There was a point recently, where the ads appearing on iPhone.com, began to cross the line of someone simply looking to run a business, and someone who was clearly deriving profit from Apple, Inc's joint trademark with Cisco. The whole descent into ad-monger was detailed in a previous article, and is experted below. Apparently, Apple has finally caught up with them, and however it has been worked out, the domain name now uses Apple's nameservers, and redirects to Apple's iPhone website joining iPhone.org is Apple's iPhone domain name portfolio. It seems like this was only a matter of time, and could possibly have already been in progress when the ads began to show up last week.
A ROSE BY ANY OTHER NAME
It appears the destination of iPhone.com has become a recent casualty of war. In the last week, the registrant of the domain name has decided to pack it in as a direct destination for the company that owns it, a business that has nothing to do with the Cupertino crusader. Indeed, what would YOU do, if the domain name for your company began receiving an exhorbitant amount of non-converting visitors, only interested in someone else's product?
The details are beginning to crystallize on the availability of the iPhone on June 29th, 2007. For some, this will be the day that lived in infamy, for others it will be their short-lived moment in the sun, the envy of throngs of others. Apparently, the 29th is being considered something of a "soft launch" for the iPhone. AT&T spokesman Fletcher Cook confirmed that the phone will only be available through the company's stores (roughly 1800), and those of Apple itself (around 170). The following represents additional tips and info.
Proving how crucial its June timing was, it appears that the Bluetooth headset announced in January at the MacWorld convention alongside the iPhone, has finally received FCC approval. Much the same as its parent product, the FCC has granted Apple a period of time before which detailed product photos and information would not be disseminated to the public. The device will carry the model number A1221 and the FCC ID BCGA1221.
Oregon based developer Neven Mrgan has released the first public application for the iPhone. Called OneTrip, the app allows users to make a quick shopping list from preselected commonly used items, or custom user-typed entries. While the iPhone is not yet available, Neven has constructed the application as best he is able, based on information already known to the public. The information entered by the user is saved in a cookie so that it is available upon next visit. Currently the website is only visit on Safari, and has been tested using Safari 3 BETA, available on Mac and Windows based computers.
"Get Ready for iPhone", are the words written in an e-mail sent out to those signed up to be notified about the device being launched by Apple and at&t late this June. "iPhone arrives June 29th" according to the e-mails that began going out on Tuesday according to the partners. Aside from reiterating its numerous features, the e-mail goes on to detail numerous points regarding what customers might do to prepare themselves to start using their new iPhones. Contacts, Calendar, Email, Photos, Music/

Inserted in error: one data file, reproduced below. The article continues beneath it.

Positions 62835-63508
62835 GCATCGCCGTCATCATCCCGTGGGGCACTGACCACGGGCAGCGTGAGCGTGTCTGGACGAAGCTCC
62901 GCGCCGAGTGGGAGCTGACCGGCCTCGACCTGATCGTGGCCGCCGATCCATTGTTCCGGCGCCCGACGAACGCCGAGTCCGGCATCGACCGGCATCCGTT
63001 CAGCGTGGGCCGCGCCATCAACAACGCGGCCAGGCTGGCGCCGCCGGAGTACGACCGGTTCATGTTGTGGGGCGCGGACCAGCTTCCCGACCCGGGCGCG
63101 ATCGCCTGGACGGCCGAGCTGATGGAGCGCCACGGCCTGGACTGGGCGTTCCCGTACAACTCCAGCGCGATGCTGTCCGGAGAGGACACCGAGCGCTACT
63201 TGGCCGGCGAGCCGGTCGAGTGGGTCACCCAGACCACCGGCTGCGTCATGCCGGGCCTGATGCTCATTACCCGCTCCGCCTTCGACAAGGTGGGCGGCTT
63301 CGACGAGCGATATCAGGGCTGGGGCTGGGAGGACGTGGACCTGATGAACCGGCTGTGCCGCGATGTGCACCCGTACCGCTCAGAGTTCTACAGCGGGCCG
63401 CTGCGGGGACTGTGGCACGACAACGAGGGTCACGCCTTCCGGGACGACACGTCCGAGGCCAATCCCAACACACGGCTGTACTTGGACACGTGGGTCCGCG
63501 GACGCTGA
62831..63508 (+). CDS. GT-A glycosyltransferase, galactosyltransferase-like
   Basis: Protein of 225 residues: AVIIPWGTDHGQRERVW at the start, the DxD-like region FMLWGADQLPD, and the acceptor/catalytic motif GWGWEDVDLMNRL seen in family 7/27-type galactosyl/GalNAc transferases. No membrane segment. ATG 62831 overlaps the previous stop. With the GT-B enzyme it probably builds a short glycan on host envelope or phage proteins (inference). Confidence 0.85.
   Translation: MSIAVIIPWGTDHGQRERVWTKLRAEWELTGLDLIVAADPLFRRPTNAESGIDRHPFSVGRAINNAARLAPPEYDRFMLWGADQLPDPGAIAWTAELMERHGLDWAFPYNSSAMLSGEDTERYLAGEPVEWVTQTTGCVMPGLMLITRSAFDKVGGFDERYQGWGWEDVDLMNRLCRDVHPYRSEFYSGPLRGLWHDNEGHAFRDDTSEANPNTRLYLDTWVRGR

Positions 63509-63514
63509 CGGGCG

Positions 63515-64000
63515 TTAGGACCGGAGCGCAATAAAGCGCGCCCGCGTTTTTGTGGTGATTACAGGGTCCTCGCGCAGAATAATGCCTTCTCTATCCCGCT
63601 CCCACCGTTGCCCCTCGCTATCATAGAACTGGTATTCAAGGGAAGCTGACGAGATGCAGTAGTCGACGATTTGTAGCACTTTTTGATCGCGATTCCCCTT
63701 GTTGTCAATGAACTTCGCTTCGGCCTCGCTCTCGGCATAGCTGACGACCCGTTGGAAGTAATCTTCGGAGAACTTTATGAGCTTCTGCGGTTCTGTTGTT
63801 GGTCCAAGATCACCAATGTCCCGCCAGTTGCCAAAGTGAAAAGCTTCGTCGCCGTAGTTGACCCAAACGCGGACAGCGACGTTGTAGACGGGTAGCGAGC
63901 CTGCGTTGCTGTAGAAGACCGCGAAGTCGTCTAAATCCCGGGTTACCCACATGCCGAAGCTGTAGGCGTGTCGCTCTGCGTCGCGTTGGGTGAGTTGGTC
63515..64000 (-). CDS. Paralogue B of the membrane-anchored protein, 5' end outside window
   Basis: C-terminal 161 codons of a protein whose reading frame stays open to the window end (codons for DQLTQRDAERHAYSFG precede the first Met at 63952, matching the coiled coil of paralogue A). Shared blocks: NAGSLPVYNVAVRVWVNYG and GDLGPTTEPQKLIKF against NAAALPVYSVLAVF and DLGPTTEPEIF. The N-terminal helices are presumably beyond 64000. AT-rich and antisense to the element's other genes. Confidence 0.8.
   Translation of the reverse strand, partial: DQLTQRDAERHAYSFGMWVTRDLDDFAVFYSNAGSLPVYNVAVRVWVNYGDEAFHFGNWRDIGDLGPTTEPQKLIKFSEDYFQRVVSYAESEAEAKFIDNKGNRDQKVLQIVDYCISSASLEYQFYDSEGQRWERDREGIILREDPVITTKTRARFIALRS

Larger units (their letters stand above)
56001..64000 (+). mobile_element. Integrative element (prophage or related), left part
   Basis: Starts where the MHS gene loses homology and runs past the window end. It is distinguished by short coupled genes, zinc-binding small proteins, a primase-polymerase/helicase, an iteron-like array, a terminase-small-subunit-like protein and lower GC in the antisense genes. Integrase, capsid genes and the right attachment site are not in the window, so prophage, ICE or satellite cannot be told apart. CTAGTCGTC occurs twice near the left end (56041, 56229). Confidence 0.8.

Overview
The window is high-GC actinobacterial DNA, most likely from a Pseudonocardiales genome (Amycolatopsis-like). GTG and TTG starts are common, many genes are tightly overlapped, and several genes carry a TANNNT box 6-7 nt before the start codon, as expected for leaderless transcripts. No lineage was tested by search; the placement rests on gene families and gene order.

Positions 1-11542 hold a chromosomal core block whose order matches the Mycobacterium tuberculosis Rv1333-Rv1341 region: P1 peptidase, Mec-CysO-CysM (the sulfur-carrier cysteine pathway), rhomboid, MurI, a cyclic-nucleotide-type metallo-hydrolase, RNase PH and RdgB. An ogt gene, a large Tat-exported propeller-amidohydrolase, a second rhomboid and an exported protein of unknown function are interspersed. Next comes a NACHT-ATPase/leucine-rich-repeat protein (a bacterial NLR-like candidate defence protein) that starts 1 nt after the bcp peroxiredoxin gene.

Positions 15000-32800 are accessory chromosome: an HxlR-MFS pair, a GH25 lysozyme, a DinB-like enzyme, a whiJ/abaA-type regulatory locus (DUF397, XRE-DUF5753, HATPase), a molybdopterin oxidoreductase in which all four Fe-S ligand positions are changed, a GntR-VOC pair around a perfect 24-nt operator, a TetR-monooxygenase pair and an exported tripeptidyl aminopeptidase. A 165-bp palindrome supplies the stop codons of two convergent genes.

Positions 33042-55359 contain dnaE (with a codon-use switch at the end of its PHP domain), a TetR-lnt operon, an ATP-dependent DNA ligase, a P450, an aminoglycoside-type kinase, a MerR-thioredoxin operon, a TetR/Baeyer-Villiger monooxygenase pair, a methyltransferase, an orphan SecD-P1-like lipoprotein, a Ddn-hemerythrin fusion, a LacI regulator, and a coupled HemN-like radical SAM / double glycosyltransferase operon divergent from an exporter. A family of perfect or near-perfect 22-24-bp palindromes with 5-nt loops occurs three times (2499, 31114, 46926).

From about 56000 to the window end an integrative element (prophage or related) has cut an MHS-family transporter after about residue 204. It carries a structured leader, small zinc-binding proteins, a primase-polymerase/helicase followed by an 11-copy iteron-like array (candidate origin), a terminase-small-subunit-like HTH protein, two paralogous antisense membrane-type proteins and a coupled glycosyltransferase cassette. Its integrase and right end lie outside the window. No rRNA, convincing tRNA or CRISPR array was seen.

Today at the Apple's World Wide Developer's Conference, the company unveiled its bold strategy for third party iPhone applications.
Striking on multiple fronts, Apple announced the beta release of its Safari web browser for Windows XP and Windows Vista. Ironically, while Microsoft discontinued development for the Macintosh version of Internet Explorer in June of 2003, withdrawing all support for the browser in 2005, Apple has begun to persue a markedly different growth strategy that has ultimately led to the release of its second major application to the Windows platform (iTunes being its first). Joining other multiplatform browsers like, Firefox and Opera, Apple has identified support of the Windows platform as being of strategic importance to its desire for growth (currently comprising roughly 5% of the total browser market).
According to a recent article in the Financial Times, Apple is in advanced talks with Hollywood's largest movie studios to enable iTunes users to play rented movies on their computers, as well as one additional device, like their iPhone. The service, set to be released in the fall of 2007, would have consumers pay $2.99 for a 30-day rental.
Amongst the storm of commercials for the Apple iPhone created by its growing fan-base, comes this gem from director Ryan Landels. A spec ad done as a collaboration with producer Christina Ferguson and visual effects artist Phil Broste, "the Future is Calling" borrows from the movie 2001: A Space Odyssey, cutting together a shortened version of an existing sequence. The Monolith, from the film, was the perfect stand-in for what would be images of the iPhone rendered in 3D and composited into the scenes.More...
Forbes has run a story informing readers that this year, the FCC is set to auction off another block of the wireless spectrum. According to the publication, if a band of "technology veterans" and "wireless entrepreneurs" have their way, the FCC will reserve part of that spectrum as a "sandbox" for innovative companies. This notion is not at all something put out by starry-eyed idealists either, and has taken the form of an open letter to the FCC on Thursday...
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